Thursday, November 04, 2004

I'm finding my patience starting to run thin.


One friend called me to tell me that he was profoundly disturbed at the election results, because it showed that rampant fundamentalism had taken over the country. An acquaintance emailed me to express his disappointment that we were going to continue along the route of empire building, and that he didn't know what it would take to discourage the American People from being so warlike. One girlfriend was hysterical because Bush being in office again meant that we'd be denied abortions and that rape would be legalized.

A neighbor emailed me this.

Yet another acquaintance emailed me to say that what he learned from this election is that there is a large swath of this country that is hopelessly uninformed. I reminded him that I'm from flyover, and that he's on several occasions mentioned that what I was explaining to him was beyond his grasp and knowledge - and the reply was eerily similar to that that I'd heard from my European friends: you're different. You're not like the rest. (How would you know if you've not met any others?) When I mentioned that there was a good part of the left that believed in way blown out of proportion stuff like the girl with the abortion debacle, he countered with, "well, there's a whole part of the population that believes that gay marriage will lead to sanctified sex with dogs."

I don't even know how to process this stuff anymore. It's really, really disheartening.

Oliver Kamm today has a couple of droll posts on a 'sense of proportion' or lack thereof among British Liberals.

Ann Althouse writes on the emotions running high in Madison and Manhattan, with a common theme:

"... a lot of self-flattery that goes into the belief that your side is the sophisticated, savvy side. My view is that all human beings indulge in self-flattery and stoke their own self-esteem by visualizing those on the other side as ignorant and inept. If only you would think straight and get some information, you would agree with me!"

Wretchard has a couple very pointed posts on the election results being more a message to those who would force their agenda on the majority of the population


November 3 Presidential Election

Than a mandate for empire and social conservatism.
He closes the November 3 essay with the following lines:

Thoughtful people within the Liberal establishment must now accept, or at least seriously consider the possibility that:

the world is indeed facing a new fascist threat in the shape of radical Islam. It is not imaginary;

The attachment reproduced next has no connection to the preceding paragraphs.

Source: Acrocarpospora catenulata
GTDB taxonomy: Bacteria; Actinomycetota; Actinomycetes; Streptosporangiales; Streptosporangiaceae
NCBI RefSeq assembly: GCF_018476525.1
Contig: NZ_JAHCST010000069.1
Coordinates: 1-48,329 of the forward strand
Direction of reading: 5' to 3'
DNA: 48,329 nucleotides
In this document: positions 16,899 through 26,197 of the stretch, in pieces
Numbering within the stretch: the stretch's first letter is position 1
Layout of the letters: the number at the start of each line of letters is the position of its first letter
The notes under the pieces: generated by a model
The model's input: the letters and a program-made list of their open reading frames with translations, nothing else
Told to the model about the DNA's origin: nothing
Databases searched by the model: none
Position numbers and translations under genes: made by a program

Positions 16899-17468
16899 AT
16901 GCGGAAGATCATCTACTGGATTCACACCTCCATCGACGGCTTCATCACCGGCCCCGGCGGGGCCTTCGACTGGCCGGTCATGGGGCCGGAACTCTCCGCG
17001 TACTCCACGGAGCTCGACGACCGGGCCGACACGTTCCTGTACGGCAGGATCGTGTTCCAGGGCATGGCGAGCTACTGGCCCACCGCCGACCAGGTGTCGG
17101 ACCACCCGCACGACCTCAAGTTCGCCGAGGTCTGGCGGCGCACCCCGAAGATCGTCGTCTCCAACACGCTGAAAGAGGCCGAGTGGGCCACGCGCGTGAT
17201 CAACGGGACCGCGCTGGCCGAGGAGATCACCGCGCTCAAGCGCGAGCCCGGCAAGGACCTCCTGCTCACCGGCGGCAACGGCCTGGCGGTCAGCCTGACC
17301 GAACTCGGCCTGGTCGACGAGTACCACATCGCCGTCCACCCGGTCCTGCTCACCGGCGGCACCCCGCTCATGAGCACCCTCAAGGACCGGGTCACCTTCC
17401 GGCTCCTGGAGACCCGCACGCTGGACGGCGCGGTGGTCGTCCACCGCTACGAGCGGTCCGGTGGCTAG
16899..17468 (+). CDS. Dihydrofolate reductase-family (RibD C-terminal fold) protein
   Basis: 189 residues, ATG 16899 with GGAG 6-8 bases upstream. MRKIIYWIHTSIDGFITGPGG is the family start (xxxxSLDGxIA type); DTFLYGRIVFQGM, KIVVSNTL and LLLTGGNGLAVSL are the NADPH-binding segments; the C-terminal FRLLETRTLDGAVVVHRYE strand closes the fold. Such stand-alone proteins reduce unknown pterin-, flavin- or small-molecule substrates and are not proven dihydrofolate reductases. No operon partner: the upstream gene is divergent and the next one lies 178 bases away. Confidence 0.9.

chaos and disorder are threatening to engulf large parts of the Third World and international institutions, like the World Bank and the UN have proved incapable to deal with it; and

the populations of Europe and America, or America at least, retain certain core beliefs -- never mind what these are for the present -- which are absolutely nonnegotiable and which will not be surrendered under any circumstances.

On this basis all men of goodwill can work together to build a 21st century society that will face the new aggressors; use the power of the markets and technology to bring material prosperity to the billions of impoverished people in the Third World; and acknowledge that we, like all our ancestors from the day we first learned to bury our dead under a cairn of stones are still entitled to ask the eternal questions. That we desire, not to be New Soviet or Post-modern Men, but simply Men, as ever we were.

People really would do well to give some thought to this. Because the president is open about his faith in God, that does not make him an equivalent to the Taliban. Under this administration, women were able to vote for the first time (in how long? ever?)in Afghanistan, and schools are being built specifically for them. I think that this evidence flies in the face of the notion that it is anti woman.

It takes a lot to look at one's self and to admit that maybe one's one views may need adjusting. That maybe one does not know better than the rest. Perhaps it is just easier to fall back into thinking, rather than the election being stolen this time around, that one's neighbors are just simply stupid. That "in God we trust" is the basis of a theocracy, that women not playing golf at Augusta drives us back into the middle ages and that the passing of gay marriage bans in different states doesn't mean so much that the people in those states hate gays as that, perhaps there is a problem with a few judges up in Massachusetts are looking to change the fundamental meaning of a word, a tradition that has millenia behind it (right or wrong) and impose their judgement on the populace, rather than looking for a compromise.



"You catch more flies with honey than vinegar."

No comments: